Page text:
7 Summits for starting chance

By | Charity | 67 Comments


In a bid to raise funds for differently-abled children to enjoy the freedom to move and learn, South African trail runner Christiaan Greyling will climb seven summits in seven days with his son joining him on one of the days.

I will raise funds for a state-of-the-art special care school with a clinic and specially-designed playground to aid movement

“My new challenge aims to make people aware of the challenges that disabled children face. To do this I will summit seven Western Cape mountains, of more than 1000m vertical ascent each, in seven days to raise funds for a state-of-the-art special care school with a clinic and specially-designed playground to aid movement,” Greyling says.

By summiting a mountain, a day I’m aiming to raise one rand for every one vertical metre climbed during the week by any of the club members, with the final goal being R50 000,” he says.

As a club we climbed a combined total of 42,768m

With the help and donations we have raised more than the vertical meters and raised a total of R40 000 to date!

Why Starting Chance

His charity of choice is Starting Chance, A non-profit organisation in Mfuleni in Cape Town. The project partially funded by HomeChoice is committed to to making a difference in the lives of children in the early childhood sector.

Why summits?

“By summiting mountains, we experience freedom and by moving, we can give freedom to others.

The Biggest challenge was not the physical activity as initially expected, but with this project came many more logistical nightmares to juggle during a normal work-week. The normal daily challenges which include work, meetings, health, a baby with high fever, a car accident, 4 birthdays, a business to run, family dynamics and to stay true to my commitment of summiting 7 mountains and getting an elevation of 1000m every day.

Mountains summited during the week of 9-15 September


Summit 1: Du Toits Kop peak 9 Spetember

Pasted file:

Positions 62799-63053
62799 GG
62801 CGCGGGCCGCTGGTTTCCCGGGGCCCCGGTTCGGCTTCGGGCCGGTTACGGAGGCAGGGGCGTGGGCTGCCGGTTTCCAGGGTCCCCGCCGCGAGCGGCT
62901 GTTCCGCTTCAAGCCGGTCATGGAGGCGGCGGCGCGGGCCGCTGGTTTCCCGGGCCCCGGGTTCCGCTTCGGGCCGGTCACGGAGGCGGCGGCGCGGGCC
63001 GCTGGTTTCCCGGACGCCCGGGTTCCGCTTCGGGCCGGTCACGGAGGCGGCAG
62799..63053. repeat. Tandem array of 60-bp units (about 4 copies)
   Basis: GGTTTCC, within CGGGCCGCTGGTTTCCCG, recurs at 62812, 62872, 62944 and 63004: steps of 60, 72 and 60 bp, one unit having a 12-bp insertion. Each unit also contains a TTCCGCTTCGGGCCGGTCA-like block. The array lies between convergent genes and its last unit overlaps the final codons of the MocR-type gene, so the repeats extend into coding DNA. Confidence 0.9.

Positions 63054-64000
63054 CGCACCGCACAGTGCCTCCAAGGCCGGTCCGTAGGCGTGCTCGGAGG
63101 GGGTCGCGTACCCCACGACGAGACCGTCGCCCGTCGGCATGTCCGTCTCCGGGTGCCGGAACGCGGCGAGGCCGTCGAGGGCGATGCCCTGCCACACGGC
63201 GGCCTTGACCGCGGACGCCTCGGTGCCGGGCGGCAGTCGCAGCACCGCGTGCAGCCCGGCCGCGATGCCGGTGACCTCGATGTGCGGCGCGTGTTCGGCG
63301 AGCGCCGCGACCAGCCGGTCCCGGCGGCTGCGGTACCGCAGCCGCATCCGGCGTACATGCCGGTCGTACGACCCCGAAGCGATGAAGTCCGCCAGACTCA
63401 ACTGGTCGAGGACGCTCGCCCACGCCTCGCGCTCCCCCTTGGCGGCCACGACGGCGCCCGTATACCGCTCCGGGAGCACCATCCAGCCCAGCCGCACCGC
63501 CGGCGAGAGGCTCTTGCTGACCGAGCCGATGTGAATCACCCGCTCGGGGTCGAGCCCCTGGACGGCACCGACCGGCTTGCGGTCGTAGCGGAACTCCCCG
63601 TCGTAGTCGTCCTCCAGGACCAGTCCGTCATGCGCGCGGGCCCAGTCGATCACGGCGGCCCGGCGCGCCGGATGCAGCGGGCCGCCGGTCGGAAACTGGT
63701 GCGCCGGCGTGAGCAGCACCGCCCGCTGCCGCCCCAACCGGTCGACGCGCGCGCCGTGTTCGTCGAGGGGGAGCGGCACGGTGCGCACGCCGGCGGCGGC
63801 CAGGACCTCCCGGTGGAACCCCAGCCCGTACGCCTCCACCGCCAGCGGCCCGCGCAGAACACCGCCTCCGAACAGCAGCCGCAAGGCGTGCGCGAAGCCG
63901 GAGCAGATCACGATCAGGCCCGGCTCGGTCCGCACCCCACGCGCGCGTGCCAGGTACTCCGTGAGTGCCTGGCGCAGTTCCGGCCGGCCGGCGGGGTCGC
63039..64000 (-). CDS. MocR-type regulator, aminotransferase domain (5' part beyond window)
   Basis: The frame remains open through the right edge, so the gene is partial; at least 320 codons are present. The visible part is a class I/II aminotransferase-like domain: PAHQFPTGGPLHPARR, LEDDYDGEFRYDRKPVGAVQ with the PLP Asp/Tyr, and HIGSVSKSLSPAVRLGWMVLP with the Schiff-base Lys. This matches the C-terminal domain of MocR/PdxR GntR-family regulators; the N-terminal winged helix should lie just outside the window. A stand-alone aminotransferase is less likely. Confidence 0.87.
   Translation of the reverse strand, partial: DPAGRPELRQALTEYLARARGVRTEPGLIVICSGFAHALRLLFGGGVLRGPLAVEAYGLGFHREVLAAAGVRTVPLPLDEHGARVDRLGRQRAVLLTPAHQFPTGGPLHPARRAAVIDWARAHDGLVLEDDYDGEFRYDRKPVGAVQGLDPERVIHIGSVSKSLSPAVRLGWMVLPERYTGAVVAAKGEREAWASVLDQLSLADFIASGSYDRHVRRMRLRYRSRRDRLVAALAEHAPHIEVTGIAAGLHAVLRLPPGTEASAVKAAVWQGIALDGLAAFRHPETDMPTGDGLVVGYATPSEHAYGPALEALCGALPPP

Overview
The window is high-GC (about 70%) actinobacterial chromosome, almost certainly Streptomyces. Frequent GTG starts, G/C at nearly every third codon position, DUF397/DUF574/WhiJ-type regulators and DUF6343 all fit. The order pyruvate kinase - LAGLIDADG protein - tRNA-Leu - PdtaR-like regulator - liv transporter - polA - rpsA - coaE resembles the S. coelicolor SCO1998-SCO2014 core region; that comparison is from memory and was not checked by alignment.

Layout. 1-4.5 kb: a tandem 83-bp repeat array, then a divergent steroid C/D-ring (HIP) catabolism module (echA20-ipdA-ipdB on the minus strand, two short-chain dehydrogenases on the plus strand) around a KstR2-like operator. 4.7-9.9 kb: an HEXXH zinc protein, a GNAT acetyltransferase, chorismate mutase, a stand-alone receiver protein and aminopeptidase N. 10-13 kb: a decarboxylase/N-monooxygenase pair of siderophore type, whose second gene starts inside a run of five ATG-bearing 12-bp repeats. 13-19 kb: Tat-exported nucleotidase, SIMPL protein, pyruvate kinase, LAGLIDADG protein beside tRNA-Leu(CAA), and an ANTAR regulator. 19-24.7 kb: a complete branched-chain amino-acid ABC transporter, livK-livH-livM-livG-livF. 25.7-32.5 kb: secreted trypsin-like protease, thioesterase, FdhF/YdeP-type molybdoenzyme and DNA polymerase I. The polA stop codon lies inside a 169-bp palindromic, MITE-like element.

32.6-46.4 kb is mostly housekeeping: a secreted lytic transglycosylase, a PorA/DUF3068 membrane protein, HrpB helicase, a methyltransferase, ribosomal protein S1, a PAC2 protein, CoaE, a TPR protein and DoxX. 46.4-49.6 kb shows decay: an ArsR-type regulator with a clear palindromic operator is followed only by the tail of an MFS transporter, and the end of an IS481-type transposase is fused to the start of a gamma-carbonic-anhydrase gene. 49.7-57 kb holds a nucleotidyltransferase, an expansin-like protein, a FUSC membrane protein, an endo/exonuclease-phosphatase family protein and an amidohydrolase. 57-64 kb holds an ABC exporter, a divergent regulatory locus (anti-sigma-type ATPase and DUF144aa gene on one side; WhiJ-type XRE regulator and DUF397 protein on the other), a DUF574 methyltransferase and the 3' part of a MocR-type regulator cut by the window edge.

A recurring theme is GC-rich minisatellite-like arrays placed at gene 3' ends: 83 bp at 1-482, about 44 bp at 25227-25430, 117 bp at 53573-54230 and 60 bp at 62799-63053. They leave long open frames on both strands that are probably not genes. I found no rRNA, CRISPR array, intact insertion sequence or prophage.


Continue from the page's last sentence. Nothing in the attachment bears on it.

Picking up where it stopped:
Summit 2: Stellenbosch mountain 10 September


Summit 3: Table MaClears Bea

Summit 5: Helderberg Dome






Summit 4: Simonsberg – The Cold One




Summit 6: Table Mountain

The 7th Summit

After I have completed 6 summits relatively easy, one could imagine the 7th summit would also go smooth as I have a full day to take control of my commitment. Our day started in Greyton where we camped for a good friend’s 40th birthday. Myself and my wife Lanide break camp at 6am and left for Worcester to drop our baby at my sister’s house while we summit Sneeukop. Halfway up the mountain, we realized we will not make it back in time, and following the whatsapp communication, he was not happy at all. My sister was hosting her boy’s 8th birthday and there was no way we could expect other people to give up their commitments because of ours. After weighing up options and risks, with one cellphone and one car, I realised that I must abandon this mountain.


We then spent time with our family and I have then planned to summit a familiar mountain that night in Stellenbosch as I now had 500m ascent for the day. As I played around with various emotions I read this text on the wall; Joshua 1:9 – Be strong and courageous, do not be frightened and not be dismayed, for the Lord your God is with you wherever you go.

The plan was to start at 5pm with my good friend Gabriel. As we left the parking for the trail, we heard a loud noise and to our shock we noticed that someone bumped into his parked bakkie. The worst was that the bakkie was committed to a buyer from Gauteng the previous day.

I felt partially responsible, so I went with him to report the case and 45 minutes later we were back at the start of the trail. We secured safer parking but as we were about to start I received a phone call from my wife that our baby’s got a fever of 39.

By now I was convinced that this summit is not for me to conquer, but the summit is an emotional one, a spiritual battle to overcome. We found an after hours pharmacy and with the help of my doctor sister, I got the right medication. On our way home, Landie said the fever settled and suggested that we climb the final mountain. At 18:25 we started our ascent up Botmaskop from Stellenbosch but I prayed and a lot for a safe summit to complete this project. It was a beautiful crisp evening, but Botmaskop is sketchy in places and has a very high crime rate.